Create a file named appspec.yml in the project directory and paste this content into it:

version: 0.0
os: linux
files:
  - source: .
    destination: /srv/api-server
hooks:
  AfterInstall:
    - location: scripts/reload_pm2.sh
      timeout: 300
      runas: ubuntu
  ValidateService:
    - location: scripts/validate_service.sh
      timeout: 300

Let's break down the appspec file down. The files section contains an array of objects to specify source and destination for application files. These can be modified to suit other applications and server locations. The hooks specify actions to be taken during the deployment process. For this deployment, we would be using the AfterInstall and the ValidateService hooks. The runas key specifies the server user account to run the scripts as.

The AfterInstall hook runs a script after the deployment artifacts are sent to the server. This is usually used to start the application. Our current application uses a PM2 cluster so we can perform a no downtime deployment by reloading the running process. The content of the scripts/reload_pm2.sh file looks like this.

#!/bin/bash
pm2 reload api-server

It's just a command to reload the api-server process (you would need to name the process on an initial deploy using pm2).

The ValidateService hook runs after every thing has been set up to test that the service runs fine. In this case we would use curl and grep to validate a text appears in the return value of an endpoint but you can use any form of validation you find necessary. The content of the scripts/validate_service.sh should look like this for this deployment:

#!/bin/bash
curl -v --silent localhost:3000 2>&1 | grep success

Github Actions

As we discussed, we would be using Github Actions to setup the CI/CD pipeline. First step is to create the workflow file and setup the automated tests. To create the workflow file, create a .github folder in the project repository and create a workflows sub folder in the .github folder. The workflows folder would contain yaml configurations for Github Actions. Next up, we'll create a workflow file. I'll call this one ci-cd.yml and add the test job to run tests.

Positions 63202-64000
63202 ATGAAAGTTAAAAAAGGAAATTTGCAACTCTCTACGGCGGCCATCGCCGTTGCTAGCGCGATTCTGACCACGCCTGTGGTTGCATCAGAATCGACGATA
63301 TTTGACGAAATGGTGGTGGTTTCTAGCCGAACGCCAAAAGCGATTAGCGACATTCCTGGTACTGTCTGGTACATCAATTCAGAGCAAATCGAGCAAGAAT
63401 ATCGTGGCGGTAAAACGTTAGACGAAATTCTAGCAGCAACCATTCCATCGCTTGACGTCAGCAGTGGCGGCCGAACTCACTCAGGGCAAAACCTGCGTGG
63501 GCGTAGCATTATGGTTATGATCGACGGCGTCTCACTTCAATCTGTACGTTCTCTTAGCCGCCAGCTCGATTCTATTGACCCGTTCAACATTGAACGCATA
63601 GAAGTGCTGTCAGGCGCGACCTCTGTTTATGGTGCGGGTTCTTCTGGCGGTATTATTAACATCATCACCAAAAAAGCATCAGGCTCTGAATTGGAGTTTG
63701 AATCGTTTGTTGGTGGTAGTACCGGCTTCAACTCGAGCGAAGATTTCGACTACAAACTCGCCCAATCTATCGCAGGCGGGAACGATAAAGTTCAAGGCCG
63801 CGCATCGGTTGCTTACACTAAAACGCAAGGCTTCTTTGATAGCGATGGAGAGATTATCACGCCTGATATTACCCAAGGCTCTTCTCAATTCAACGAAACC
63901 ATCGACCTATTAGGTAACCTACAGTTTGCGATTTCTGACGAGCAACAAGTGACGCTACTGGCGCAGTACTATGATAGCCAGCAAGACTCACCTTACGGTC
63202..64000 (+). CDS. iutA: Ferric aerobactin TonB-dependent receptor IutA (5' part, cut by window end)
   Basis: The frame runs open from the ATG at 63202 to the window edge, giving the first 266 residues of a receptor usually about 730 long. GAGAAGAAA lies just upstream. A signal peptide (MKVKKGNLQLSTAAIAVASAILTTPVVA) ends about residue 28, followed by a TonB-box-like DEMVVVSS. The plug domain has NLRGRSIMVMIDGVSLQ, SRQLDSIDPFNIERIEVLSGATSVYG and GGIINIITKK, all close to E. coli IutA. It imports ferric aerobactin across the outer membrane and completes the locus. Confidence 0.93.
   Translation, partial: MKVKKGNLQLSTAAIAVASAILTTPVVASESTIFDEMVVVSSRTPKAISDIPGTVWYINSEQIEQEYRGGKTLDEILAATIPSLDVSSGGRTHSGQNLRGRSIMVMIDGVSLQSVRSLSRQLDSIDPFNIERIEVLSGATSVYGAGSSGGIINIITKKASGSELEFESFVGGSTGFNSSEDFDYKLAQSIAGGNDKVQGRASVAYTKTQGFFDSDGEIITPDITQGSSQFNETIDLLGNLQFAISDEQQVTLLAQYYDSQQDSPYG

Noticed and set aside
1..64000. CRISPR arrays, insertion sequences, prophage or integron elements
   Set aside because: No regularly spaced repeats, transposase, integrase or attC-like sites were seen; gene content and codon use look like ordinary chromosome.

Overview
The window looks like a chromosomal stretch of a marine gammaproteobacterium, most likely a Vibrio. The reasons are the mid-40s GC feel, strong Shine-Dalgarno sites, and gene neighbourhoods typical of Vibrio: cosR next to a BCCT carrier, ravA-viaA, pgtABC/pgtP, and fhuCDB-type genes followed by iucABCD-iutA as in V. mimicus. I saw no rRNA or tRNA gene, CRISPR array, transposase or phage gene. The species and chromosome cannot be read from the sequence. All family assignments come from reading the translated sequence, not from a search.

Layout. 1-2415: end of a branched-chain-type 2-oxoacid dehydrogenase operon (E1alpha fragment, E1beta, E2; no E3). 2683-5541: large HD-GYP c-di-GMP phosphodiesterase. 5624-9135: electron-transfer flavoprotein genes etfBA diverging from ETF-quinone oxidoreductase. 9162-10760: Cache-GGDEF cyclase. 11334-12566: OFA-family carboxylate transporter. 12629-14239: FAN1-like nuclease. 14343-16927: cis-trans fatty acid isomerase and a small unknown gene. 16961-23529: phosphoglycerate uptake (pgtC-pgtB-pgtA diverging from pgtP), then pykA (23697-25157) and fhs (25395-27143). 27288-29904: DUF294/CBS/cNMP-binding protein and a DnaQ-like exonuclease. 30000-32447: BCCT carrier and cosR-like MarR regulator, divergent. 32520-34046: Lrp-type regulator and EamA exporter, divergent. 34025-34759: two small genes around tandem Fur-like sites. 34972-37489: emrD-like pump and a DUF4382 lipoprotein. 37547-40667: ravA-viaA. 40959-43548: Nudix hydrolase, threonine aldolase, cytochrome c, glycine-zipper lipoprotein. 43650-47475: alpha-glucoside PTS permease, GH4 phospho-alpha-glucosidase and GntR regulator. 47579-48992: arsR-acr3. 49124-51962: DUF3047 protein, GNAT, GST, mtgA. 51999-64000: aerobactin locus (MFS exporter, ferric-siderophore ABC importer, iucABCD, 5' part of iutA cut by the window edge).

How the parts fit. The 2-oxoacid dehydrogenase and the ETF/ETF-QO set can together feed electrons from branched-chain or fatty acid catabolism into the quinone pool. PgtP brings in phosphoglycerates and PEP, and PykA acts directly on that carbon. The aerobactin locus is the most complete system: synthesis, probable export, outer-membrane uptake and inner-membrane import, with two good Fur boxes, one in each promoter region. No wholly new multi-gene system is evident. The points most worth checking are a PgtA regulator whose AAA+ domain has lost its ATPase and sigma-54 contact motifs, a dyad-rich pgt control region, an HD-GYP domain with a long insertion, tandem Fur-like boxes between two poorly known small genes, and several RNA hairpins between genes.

name: CI/CD

on: push

jobs:
  test:
    runs-on: ubuntu-latest
    steps:
    - uses: actions/checkout@v1
    - name: Install Node.js
      uses: actions/setup-node@v1
      with:
        node-version: '10.x'
    - name: Install npm dependencies
      run: npm install
    - name: Run tests
      run: npm run test

This test job would be ran on every push to any branch of the Github repository. It uses the actions/checkout@v1 to checkout the current repository's branch and uses actions/setup-node@v1 to setup a node environment to run scripts in. The job then installs the project dependencies and runs the test script.

The next job we would configure is the staging-deploy job. To configure this job to perform actions on our AWS account we need to save our AWS_ACCESS_KEY_ID and AWS_SECRET_ACCESS_KEY as secrets on our Github repository so we can gain access to them in the job.

Screenshot 2020-02-16 at 16.20.54.png

After secrets have been updated we can go ahead to add the code for the staging-deploy job.

# ... test job config

staging-deploy:
    runs-on: ubuntu-latest
    needs: [test]
    if: github.ref == 'refs/heads/develop'
    steps:
    - uses: actions/checkout@v1
    - name: Install Node.js
      uses: actions/setup-node@v1
      with:
        node-version: '10.x'
    - name: Install npm dependencies
      run: npm install
    - name: AWS Deploy push
      uses: ItsKarma/aws-cli@v1.70.0
      env:
        AWS_ACCESS_KEY_ID: ${{ secrets.AWS_ACCESS_KEY_ID }}
        AWS_SECRET_ACCESS_KEY: ${{ secrets.AWS_SECRET_ACCESS_KEY }}
        AWS_DEFAULT_REGION: "us-east-2"
      with:
        args: >-
          deploy push
          --application-name api-server
          --description "This is a revision for the api-server"
          --ignore-hidden-files
          --s3-location s3://deployments/staging-api-server.zip
          --source .
    - name: AWS Create Deploy
      uses: ItsKarma/aws-cli@v1.70.0
      env:
        AWS_ACCESS_KEY_ID: ${{ secrets.AWS_ACCESS_KEY_ID }}
        AWS_SECRET_ACCESS_KEY: ${{ secrets.AWS_SECRET_ACCESS_KEY }}
        AWS_DEFAULT_REGION: "us-east-2"
      with:
        args: >-
          deploy create-deployment
          --application-name api-server
          --deployment-config-name CodeDeployDefault.OneAtATime
          --deployment-group-name staging
          --file-exists-behavior OVERWRITE